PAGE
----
I was startled to discover I had overslept this morning. Sleep hasn’t been much in my regular repertoire lately.
The story of Crystal Hardy-Flowers has been on my mind this week, for a number of reasons. You may have run across her Baltimore Sun obituary already. If not, here it is:
Crystal Hardy-Flowers, social worker and child care provider in Sandtown-Winchester, dies of COVID-19 complications , Jacques Kelly and Hallie Miller, Baltimore Sun
Her passing also inspired this piece:
COVID takes an unsung hero from Baltimore, Commentary, Andrea K. McDaniels of the Baltimore Sun Editorial Board
Ms. Hardy-Flowers is being remembered as a hero, and she was. We can read her story and say, “wasn’t she wonderful?” And, “Is’t that sad?” But then we go on living our lives as before.
There’s so much in her story that should reach out and grab us.
I immediately thought of the recent Horizon Foundation initiative that clearly outlines how healthcare outcomes for Black and Brown Americans are significantly lower than those for whites. Ms. Hardy-Flowers had COPD, an incurable, chronic condition which put her in an extremely high risk for the worst possible outcomes should she contract COVID.
She worked in childcare, a notoriously low-paying field. (Also a place where one is exposed to every germ one might imagine.) She worked in a poor neighborhood where the parents who used her services very likely had no choice but to work in jobs where they, too, were at risk of COVID exposure every day.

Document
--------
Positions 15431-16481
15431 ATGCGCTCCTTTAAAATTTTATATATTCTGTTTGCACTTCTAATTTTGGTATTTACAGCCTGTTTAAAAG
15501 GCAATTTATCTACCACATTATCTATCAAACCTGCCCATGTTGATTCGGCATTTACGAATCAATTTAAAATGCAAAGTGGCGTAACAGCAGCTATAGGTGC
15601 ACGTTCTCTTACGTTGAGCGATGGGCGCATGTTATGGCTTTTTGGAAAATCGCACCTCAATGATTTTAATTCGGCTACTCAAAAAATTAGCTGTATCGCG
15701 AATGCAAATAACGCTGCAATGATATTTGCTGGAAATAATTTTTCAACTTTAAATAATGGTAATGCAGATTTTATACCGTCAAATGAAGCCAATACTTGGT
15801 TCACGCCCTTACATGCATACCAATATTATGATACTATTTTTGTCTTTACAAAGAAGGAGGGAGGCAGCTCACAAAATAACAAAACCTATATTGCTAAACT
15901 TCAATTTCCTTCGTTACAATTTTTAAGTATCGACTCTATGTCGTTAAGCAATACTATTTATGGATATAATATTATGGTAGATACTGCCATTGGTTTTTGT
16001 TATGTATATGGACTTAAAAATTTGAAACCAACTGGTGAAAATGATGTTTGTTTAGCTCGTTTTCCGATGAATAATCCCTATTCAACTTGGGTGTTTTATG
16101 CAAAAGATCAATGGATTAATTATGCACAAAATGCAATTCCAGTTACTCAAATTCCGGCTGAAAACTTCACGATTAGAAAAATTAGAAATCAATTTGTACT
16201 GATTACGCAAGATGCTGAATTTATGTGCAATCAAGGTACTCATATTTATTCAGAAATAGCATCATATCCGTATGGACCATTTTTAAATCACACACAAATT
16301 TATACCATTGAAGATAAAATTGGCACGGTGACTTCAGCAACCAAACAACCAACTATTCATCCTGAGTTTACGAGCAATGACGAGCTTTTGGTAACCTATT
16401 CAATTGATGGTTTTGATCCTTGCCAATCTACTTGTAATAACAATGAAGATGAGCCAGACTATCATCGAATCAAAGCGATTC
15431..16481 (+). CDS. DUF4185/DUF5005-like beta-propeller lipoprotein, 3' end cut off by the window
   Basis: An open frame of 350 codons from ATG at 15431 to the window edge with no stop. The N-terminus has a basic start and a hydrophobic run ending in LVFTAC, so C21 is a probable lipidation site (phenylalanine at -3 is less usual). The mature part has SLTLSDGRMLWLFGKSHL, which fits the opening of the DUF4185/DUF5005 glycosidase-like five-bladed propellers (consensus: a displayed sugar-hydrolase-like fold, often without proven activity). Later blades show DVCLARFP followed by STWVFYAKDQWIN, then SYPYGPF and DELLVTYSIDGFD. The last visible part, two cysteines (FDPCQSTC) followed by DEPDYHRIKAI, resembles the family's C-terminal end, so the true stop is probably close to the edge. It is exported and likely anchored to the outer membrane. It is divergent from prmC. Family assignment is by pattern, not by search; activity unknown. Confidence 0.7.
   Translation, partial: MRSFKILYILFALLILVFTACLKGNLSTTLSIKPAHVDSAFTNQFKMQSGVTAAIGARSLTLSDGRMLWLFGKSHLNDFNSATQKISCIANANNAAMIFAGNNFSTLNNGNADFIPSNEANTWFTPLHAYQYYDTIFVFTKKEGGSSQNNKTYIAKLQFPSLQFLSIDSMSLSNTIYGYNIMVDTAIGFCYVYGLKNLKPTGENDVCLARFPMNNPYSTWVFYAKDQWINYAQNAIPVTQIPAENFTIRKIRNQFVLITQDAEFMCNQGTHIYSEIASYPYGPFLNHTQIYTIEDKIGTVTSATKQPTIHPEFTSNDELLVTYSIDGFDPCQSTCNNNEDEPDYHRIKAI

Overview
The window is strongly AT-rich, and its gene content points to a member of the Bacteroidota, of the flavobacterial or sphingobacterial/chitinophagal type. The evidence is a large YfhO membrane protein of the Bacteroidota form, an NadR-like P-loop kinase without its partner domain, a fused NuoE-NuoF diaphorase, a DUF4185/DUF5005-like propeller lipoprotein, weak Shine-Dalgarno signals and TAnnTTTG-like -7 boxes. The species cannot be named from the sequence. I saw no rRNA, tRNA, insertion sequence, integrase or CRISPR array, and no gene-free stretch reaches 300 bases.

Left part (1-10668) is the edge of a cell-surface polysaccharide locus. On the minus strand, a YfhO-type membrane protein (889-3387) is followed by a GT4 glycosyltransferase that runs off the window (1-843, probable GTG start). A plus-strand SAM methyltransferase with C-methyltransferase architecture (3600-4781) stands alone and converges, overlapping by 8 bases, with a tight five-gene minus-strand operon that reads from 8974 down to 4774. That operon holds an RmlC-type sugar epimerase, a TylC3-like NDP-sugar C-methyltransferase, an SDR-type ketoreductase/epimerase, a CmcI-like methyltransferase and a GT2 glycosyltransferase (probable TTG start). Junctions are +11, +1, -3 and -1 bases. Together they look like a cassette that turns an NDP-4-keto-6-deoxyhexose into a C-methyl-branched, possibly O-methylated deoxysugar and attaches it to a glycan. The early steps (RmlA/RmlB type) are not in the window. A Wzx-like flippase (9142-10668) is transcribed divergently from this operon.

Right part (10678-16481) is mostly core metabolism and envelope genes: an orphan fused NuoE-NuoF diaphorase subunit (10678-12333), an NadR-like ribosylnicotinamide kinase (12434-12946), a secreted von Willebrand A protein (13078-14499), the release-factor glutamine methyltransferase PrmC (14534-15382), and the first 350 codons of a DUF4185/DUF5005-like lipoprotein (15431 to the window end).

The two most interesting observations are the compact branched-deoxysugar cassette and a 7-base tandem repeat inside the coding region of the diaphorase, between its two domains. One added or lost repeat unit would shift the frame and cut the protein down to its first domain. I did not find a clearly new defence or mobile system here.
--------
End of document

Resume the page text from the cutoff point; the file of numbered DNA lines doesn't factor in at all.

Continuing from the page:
In the commentary piece you see Ms. Hardy-Flowers advocating for social-emotional learning and what looks a lot like preschool Restorative Justice to meet the needs of young chiidren whose lives are already scarred by trauma.
She lived in Sandtown-Winchester, an area of Baltimore which some of us know only because of Freddie Gray and the Baltimore Uprising. Those with deeper Columbia roots also know that Rouse invested a huge amount of money there with little success.
The other day I wrote this sentence about Georgia’s Stacey Abrams, but I think it also belongs here as well.
Yes, Stacey Abrams deserves all of the praise we have for her today. But keep your superhero analogies. Maybe we could grant to her and to all Black Americans the humanity we grant to ourselves.
Crystal Hardy-Flowers deserves all of the praise we have for her. But her story, and that of her neighborhood and her young and vulnerable students, would be be remarkably different if we decided to grant to her and to all Black Americans the humanity we grant to ourselves.